This was a follow up question in a recent discussion with Alaa concerning using a metric other than MTBF.
The term ‘Weibull’ in some ways has become a synonym for reliability. Weibull analysis = life data (or reliability) analysis. The Weibull distribution has the capability to describe a changing failure rate, which is lacking when using just MTBF. Yet, it is suitable to use ‘Weibull’ as a metric? Continue reading How About Weibull Instead of MTBF?→
As regular readers know, MTBF by itself is misleading. When representing actual data it can be deceptive as well. Just because you have a high MTBF value doesn’t mean it is reliable.
In a previous article, 10 Reasons to Avoid MTBF, I mentioned that it is possible to have a relatively high MTBF value when the actual reliability is low. Ashley sent me the following note:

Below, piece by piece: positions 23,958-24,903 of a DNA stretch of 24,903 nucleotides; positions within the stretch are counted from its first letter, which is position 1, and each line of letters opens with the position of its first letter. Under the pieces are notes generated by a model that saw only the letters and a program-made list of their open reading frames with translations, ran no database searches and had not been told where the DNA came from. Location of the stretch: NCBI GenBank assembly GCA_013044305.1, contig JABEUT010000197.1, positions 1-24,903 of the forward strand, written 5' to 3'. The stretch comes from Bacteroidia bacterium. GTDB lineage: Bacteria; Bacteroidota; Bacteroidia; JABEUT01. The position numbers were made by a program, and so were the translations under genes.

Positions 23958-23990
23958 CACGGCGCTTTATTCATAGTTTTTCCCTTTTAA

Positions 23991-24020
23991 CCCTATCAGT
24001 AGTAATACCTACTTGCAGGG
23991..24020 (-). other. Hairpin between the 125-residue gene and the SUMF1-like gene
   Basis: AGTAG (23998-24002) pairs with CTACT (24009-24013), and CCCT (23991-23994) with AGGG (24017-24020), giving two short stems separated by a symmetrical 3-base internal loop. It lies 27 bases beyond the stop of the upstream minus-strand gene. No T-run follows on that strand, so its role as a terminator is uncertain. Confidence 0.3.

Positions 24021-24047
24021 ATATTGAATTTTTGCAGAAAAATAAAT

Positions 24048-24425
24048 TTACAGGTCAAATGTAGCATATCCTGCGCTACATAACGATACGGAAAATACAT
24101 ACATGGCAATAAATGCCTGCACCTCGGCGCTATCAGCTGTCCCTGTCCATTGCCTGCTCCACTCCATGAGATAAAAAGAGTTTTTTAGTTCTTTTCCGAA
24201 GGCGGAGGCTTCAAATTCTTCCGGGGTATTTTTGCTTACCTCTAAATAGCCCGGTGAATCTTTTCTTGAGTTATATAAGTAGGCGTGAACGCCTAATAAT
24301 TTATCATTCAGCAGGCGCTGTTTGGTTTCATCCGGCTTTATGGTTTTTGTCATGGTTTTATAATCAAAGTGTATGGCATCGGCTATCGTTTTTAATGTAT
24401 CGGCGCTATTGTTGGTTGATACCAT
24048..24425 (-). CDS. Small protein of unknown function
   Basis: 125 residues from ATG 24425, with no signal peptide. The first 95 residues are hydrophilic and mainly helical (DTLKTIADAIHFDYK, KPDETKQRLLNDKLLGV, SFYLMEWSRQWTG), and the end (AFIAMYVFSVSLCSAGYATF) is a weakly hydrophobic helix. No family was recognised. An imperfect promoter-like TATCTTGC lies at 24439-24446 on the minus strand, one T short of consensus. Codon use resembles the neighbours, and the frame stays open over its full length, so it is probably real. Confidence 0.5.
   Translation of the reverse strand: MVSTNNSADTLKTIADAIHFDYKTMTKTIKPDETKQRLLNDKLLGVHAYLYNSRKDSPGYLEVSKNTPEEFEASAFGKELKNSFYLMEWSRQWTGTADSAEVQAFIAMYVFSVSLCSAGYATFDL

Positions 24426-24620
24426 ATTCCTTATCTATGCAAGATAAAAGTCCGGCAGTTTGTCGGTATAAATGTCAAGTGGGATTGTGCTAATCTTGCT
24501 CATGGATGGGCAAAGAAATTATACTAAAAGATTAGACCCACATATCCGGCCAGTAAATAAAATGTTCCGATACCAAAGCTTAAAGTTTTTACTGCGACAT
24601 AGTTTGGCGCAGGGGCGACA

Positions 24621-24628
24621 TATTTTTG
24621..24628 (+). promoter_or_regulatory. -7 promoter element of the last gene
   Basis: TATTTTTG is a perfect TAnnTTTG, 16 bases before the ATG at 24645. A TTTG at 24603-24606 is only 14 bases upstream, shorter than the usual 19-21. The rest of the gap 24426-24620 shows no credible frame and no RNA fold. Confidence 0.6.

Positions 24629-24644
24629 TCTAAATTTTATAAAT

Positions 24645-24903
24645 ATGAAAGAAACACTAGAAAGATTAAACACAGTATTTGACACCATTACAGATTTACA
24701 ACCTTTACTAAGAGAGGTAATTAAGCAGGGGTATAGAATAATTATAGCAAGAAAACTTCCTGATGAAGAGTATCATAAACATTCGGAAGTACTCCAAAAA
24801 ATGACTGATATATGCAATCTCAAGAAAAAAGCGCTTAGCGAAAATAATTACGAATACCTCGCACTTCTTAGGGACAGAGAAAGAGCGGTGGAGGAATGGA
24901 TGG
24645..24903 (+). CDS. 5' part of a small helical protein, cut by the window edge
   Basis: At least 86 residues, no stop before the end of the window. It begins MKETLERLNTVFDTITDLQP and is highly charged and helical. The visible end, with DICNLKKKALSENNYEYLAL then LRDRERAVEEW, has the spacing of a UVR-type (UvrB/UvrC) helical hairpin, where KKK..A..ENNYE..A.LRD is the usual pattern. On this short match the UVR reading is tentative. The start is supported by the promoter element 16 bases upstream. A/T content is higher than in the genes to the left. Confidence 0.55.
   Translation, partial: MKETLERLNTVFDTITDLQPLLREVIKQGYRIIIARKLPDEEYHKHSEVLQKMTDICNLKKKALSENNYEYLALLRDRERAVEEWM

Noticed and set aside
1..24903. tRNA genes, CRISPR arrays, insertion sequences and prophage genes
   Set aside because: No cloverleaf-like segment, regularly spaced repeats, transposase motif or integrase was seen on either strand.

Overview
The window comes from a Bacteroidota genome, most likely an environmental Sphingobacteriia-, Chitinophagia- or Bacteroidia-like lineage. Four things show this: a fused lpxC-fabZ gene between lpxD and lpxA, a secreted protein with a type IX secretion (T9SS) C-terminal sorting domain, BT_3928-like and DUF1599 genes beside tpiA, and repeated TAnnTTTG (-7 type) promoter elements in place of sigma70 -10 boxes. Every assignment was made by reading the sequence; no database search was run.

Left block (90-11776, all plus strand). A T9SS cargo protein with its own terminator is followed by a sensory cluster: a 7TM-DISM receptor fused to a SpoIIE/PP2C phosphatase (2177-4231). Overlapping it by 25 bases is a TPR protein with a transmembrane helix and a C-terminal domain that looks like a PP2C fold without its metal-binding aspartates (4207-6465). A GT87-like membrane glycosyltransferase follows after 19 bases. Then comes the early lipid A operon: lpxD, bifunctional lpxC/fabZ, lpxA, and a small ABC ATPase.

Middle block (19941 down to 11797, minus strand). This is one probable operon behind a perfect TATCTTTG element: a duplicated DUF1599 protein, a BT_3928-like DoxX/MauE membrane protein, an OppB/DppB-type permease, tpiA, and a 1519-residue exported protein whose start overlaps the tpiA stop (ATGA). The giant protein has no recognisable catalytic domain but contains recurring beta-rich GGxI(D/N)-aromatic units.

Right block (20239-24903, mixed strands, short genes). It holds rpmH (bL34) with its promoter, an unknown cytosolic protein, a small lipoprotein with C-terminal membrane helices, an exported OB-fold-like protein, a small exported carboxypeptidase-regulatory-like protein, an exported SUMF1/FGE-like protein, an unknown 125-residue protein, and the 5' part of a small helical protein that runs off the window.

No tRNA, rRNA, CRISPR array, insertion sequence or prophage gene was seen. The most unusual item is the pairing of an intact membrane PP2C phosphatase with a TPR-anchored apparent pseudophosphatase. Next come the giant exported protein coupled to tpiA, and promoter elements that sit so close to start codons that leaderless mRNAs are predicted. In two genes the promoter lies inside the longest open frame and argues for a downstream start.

Hi Fred, i love reading your articles they are very informative. I have a question about something you said in a comment which i am hoping you will be able to clarify for me. You said products with higher MTBF can actually be less reliable than products with a lower MTBF
I have tried to find information on how this is possible online, and tried to do the maths myself to make this happen but i have to admit i am struggling.
I’ve often railed on and on about the inappropriate use of MTBF over Reliability. The often cited rationale is, “it simpler”. And, I agree, making simplifications is often required for any engineering analysis.
It goes to far when there isn’t any reason to knowingly simply when the results are misleading, inaccurate or simply wrong. The cost of making a poor decision based on faulty analysis is inexcusable. Continue reading Use the right fit→